Both texts ‘The Handmaids Tale’ and ‘The Bloody Chamber’ were written during the second wave of feminism which centralised the issue of ownership over women’s sexuality and reproductive rights and as a result, the oral contraceptive was created. As powerfully stated by Ariel Levy, ‘If we are really going to be sexually liberated, we need to make room for a range of options as wide as the variety of human desire.’ Margaret Atwood and Angela Carter both celebrate female sexuality as empowering to challenge the constraints of social pressure on attitudes of women. Both writers aim to expose the impact of patriarchy as it represses female sexual desire and aim to control it thus challenge contemporary perspectives of women by revealing the oppression
His argument doesn’t neglect the fact that same-sex desires or relationships were new; his findings revealed that sexual desire runs deeper than just sex. Foucault found that our desires reveal some fundamental truth about who we are and that we, as a society and as individuals, have an obligation to explore ourselves, find our truth, and express it. Within Foucault’s framework, sex isn’t just something we do. He instead argues that the kind of sex you have or desire to have become a “symptom” of your sexuality. Foucault focuses on the Victorian era, the time period when people began to move away from confession in the biblical sense to psychiatry as the main means of confession and guidance.
Radical feminism regards male dominance as the cause of gender identity (White, Haines and Asquith, 2012). While cultural feminism places an emphasis on the need for a history of women’s’ victimisation and offending, the feminist perspective has made significant contributions informing critical criminology (White, Haines and Asquith, 2012). It challenged traditional definitions of crime, it was critical of criminal justice practice and present crime (White, Haines and Asquith, 2012). It raised questions about the authenticity of recorded statistics, in particular, police statistics and moved the criminological thinking discussion (White, Haines and Asquith, 2012). The feminist perspective has raised awareness of issues of family violence and male violence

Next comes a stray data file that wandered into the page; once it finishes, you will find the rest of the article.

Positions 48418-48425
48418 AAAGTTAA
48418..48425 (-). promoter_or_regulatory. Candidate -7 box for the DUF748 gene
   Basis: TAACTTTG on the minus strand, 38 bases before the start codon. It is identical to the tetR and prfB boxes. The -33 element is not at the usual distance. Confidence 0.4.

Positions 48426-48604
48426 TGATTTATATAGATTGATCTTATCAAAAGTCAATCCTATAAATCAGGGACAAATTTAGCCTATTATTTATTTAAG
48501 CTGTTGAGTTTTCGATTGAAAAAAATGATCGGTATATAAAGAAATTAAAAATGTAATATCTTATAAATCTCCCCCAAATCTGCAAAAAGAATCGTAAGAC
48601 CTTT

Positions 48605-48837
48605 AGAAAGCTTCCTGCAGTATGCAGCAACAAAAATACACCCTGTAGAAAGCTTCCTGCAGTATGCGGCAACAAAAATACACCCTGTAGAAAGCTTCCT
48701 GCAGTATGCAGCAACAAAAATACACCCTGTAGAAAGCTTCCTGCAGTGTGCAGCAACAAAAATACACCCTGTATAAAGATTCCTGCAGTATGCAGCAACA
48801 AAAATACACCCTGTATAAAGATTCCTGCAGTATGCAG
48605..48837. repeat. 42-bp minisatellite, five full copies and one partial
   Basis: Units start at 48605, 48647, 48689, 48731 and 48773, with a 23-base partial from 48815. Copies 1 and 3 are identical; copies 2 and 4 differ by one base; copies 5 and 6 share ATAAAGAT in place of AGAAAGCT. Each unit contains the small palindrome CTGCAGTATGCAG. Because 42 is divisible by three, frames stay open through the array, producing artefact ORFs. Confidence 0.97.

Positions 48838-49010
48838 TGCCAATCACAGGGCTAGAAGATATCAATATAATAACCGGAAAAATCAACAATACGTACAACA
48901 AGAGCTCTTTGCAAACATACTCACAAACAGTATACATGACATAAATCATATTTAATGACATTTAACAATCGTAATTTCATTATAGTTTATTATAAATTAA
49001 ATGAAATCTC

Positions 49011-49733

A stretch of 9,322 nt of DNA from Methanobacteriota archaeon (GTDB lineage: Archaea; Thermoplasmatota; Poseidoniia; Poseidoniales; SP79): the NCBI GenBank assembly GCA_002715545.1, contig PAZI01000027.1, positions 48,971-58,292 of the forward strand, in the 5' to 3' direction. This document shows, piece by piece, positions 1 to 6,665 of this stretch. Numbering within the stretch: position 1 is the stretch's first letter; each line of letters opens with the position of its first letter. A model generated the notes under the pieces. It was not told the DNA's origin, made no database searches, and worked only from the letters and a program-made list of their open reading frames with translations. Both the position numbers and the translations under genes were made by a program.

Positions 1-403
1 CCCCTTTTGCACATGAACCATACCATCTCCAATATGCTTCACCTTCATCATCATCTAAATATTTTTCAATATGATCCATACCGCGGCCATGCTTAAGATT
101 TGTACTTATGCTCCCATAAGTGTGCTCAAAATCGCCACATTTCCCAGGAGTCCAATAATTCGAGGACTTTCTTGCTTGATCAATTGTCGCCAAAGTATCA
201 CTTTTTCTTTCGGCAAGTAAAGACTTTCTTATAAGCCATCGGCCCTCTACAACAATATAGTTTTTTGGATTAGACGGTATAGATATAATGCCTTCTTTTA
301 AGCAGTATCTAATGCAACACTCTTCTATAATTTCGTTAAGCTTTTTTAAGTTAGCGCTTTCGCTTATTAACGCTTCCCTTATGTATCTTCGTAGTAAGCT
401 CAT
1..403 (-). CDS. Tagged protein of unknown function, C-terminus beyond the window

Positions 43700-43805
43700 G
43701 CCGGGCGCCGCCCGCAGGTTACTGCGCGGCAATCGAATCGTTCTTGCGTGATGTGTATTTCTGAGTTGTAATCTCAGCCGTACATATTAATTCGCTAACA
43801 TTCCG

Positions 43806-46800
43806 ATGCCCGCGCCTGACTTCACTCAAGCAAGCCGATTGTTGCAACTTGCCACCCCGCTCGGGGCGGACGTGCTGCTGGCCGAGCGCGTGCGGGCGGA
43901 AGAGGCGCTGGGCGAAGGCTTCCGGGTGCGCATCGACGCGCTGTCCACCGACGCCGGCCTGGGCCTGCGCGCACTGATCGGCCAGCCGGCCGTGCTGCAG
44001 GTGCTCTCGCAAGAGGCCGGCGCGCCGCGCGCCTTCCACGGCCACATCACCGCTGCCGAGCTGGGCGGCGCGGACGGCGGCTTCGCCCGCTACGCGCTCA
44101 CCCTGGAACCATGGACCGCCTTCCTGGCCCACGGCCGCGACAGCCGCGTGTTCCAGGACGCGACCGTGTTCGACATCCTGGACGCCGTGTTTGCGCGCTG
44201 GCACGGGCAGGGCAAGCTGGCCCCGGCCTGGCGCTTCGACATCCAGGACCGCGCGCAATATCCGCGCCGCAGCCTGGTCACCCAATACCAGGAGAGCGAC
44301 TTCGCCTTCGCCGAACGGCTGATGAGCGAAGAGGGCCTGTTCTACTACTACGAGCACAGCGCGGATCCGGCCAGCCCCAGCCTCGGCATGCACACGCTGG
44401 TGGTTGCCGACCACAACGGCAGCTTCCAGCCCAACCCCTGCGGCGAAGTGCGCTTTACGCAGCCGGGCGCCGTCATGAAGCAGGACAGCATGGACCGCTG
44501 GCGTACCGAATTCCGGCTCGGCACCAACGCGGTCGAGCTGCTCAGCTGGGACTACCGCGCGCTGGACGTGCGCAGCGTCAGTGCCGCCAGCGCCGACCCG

The conflict between the two main character's Nurse Ratched and McMurphy serves as a bridge for the overarching theme of sexuality. Or to be more specific the battle of sexuality. In the book the two main characters represent both sides of the spectrum when it comes to sexuality concerning genders. Nurse Ratched represents feminism and McMurphy represents masculinity. With the two conflicting views of how the character’s believe the institution for the mentally ill should be run you can see more of the juxtaposition between the two.
Sedgwick states that the relationship amid of sex and sexual orientation can be contrasted with the relationship in the middle of race and class. They are connected however ought to be mapped on various different points in which sex and gender are connected yet not related toward each other in the quote, “it was long, painful realization, not that all oppressions are congruent, but that was first great heuristic breakthrough of socialist-feminist though and of the thought of woman of color” (Sedgwick, 2475). What Sedgwick was explaining in this quote was that the assortment of sexuality has a few connections to sex yet there are numerous more measurements to sexuality which have nothing to do with sex such as power, positions and sexual acts.
3.1. Introduction As it was stated earlier, one of the key terms in the present thesis is female grotesque. The researcher tends to see how the plays, Cleansed, Phaedra and Blasted, can be read in this respect. The point is that the narratives within these plays try to penetrate gender and sexual identities through the violence. This violence is not related to any gendered or sexual identity, whether male or female, it seems that Kane wants to put an end to these norms.